Security Center

News and Resources

5 Things Every New Homeowner Must do After Moving In

Many new homeowners and renters think that the hard work is over once the paperwork is signed and everything has been unpacked. But lifting heavy boxes and making a hefty down payment is really the easy part. The real work begins once you move into your home and resume normal life.

There are many issues that will need to be addressed after you move into your new home or apartment though. The scary thing is that many people overlook these issues and it usually ends up costing them a lot of money and frustration down the road. Tackle these projects soon after you move in and you will be doing yourself a huge favor. Trust us.

Here are the top 5 things every new homeowner or renter must know:

1. Getting Your Roof Inspected is Critical

If the roof on your home is more than 12 years old, you should get it professionally inspected. Problems with the roof such as leaks, faulty beams and uneven surfaces are often not detected until it is too late. Inspecting your roof regularly and catching problems early on will save you a lot of time and money in the future.

Roof inspections are particularly important if you live in an area of the country that gets a lot of snow and rain. If your roof already has old shingles or lots of wear and tear, one large snowfall can quickly turn a small problem into a fiasco.

2. Know Where Your Breakers Are Located

It is critical that you know where your breakers are located in case of an emergency or electrical problem. The electrical shut-off of your home should be a switch near the main breaker panel or it could be outside near a service entrance. You will most likely find the water shut-off valve on a wall that is facing the street. Keep in mind that these areas should be easily accessible. This means clearing away any obstacles that may inhibit you from quickly getting to breakers.

You will also want to map out your home’s electrical system.This way you will know which outlets service which circuits and can label the breakers accordingly. Don’t trust that the previous occupants labeled them correctly.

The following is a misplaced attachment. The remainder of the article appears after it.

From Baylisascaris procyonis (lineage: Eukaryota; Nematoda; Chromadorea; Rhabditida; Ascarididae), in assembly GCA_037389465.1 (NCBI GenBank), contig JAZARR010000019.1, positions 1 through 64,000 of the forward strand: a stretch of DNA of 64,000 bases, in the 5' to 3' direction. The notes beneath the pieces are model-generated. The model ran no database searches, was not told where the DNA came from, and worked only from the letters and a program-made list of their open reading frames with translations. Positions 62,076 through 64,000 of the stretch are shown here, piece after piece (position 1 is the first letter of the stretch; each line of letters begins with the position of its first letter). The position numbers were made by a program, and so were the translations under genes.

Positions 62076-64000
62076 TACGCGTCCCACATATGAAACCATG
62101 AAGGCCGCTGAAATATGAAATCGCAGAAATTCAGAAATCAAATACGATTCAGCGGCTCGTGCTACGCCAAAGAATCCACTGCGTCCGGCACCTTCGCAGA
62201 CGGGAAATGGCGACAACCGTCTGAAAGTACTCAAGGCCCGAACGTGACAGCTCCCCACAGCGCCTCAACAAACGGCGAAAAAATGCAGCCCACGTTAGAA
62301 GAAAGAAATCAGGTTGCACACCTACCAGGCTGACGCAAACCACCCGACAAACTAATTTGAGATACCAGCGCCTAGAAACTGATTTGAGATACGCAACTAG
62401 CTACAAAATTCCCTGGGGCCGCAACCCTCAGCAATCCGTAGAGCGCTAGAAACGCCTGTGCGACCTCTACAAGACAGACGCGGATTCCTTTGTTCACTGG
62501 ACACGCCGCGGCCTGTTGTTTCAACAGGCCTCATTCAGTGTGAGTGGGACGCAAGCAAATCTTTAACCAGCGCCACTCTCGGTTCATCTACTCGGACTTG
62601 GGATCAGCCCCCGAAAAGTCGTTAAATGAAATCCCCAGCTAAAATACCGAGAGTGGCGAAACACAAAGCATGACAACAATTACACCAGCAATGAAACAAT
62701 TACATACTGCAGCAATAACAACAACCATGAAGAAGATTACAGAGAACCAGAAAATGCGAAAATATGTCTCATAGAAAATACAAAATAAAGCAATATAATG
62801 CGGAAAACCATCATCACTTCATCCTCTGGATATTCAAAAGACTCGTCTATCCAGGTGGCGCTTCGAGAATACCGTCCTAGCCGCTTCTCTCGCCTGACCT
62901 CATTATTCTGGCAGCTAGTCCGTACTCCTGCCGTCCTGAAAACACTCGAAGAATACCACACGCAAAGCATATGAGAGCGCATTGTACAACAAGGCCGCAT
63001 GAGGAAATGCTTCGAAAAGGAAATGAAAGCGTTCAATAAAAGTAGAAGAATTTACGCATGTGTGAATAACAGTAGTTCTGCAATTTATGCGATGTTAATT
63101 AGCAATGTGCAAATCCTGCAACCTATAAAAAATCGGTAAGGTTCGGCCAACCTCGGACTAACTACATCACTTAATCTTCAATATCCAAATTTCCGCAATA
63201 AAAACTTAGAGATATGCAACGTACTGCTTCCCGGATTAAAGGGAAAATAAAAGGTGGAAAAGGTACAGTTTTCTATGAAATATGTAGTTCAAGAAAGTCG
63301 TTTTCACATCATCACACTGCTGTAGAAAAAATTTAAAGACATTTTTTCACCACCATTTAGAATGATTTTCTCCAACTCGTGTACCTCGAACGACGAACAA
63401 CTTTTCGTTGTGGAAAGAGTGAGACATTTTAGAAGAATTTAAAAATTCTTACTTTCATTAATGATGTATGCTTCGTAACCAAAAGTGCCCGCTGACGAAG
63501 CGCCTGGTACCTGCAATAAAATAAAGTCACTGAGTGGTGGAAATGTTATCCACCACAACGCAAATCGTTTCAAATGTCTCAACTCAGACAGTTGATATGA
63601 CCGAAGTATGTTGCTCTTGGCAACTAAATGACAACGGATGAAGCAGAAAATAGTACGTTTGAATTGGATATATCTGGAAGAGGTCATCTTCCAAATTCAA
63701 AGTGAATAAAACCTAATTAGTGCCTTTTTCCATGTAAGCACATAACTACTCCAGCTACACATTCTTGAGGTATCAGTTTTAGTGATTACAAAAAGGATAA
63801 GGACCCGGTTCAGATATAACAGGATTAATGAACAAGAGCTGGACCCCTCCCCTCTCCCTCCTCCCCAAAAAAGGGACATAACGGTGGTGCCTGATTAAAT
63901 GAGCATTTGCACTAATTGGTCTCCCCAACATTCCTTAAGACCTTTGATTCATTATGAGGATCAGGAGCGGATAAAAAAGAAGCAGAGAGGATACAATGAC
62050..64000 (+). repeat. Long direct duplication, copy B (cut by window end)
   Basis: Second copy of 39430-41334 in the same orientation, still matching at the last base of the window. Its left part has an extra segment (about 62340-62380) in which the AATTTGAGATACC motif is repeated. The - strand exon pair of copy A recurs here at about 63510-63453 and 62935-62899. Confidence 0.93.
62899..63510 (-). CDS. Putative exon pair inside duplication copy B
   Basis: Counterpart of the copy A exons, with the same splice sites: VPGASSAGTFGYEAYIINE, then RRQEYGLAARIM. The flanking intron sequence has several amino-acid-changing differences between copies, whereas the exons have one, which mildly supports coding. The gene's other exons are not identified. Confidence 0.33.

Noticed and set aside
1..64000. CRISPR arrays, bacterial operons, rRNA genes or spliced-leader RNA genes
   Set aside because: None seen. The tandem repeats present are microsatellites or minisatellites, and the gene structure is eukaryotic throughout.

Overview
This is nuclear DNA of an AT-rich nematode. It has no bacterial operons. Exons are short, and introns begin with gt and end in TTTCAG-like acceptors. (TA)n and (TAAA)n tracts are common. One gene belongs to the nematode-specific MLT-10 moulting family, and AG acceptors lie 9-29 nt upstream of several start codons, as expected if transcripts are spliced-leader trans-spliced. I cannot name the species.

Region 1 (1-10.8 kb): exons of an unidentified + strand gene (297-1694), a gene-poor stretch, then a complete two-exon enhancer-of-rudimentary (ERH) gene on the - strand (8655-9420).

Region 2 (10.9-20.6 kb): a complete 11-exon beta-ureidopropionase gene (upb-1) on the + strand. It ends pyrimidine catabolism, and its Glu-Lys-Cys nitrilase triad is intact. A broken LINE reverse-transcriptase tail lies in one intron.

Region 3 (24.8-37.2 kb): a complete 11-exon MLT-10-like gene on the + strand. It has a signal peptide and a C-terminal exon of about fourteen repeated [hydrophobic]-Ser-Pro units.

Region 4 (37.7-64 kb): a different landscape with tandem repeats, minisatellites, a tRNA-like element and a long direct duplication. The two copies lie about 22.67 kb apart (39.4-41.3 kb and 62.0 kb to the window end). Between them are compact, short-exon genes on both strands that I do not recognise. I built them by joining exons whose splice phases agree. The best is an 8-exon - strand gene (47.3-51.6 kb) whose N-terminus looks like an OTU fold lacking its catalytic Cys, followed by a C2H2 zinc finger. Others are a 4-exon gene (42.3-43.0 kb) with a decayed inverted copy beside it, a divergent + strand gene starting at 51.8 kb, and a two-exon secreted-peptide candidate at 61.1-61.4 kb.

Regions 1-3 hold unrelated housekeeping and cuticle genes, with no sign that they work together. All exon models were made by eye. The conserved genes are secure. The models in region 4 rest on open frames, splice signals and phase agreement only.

3. Warranties Are Optional

Every homeowner (or new renter) needs to decide for themselves if they should purchase warranties on household items like appliances. It is true that warranties can occasionally be just as expensive as simply replacing a broken appliance. However, some homeowners think that the price of a warranty is justified simply for the peace of mind that it gives them.

Warranties are also good because they can save you the hassle of buying new appliances or searching for a reputable company to fix something if it breaks.

4. Keep Your Home Inspection Report Handy

Don’t make the mistake of putting your home inspection report in the back of your closet and forgetting that it even exists. Your inspection report is like a road map to your home. It highlights the best (as well as the worst) parts of the property and tells you exactly what needs to be fixed. View it as a handy maintenance checklist.

Don’t wait for a year or two to start tacking the jobs on the list. As soon as money permits, get started. Start with the most vital jobs first (like fixing the roof) and leave other jobs (like replacing the windows) for when you have more money.

5. You Absolutely Need Homeowners Insurance

While many new homeowners may view homeowners insurance as an expense that they simply cannot afford, the truth is that you cannot afford not to have it. Homeowners insurance will protect you in case of fire, natural disaster or burglary. You will want to shop around for the right insurance provider and get multiple quotes before deciding on a policy to ensure that you are getting a fair deal.

You will want to purchase a policy that has ‘replacement coverage’ to cover property damage. This will provide you with the money you need to replace valuables if you are the victim of a burglary or rebuild your home if there is a fire.

You need to purchase flood insurance as well. Even if you don’t live near a flood zone, flood insurance is still necessary. It is estimated that about 40% of flood claims are made by people who reside in non-flood areas. A heavy rainstorm or runoff from road construction can quickly turn your basement into a swampy mess and flood insurance will provide you with the money you need to clean up the mess and get back on your feet.

House photo source. Roof photo source. Home contract photo source.

This site is a U.S. Consumer site. You can learn more about our site and privacy policy here.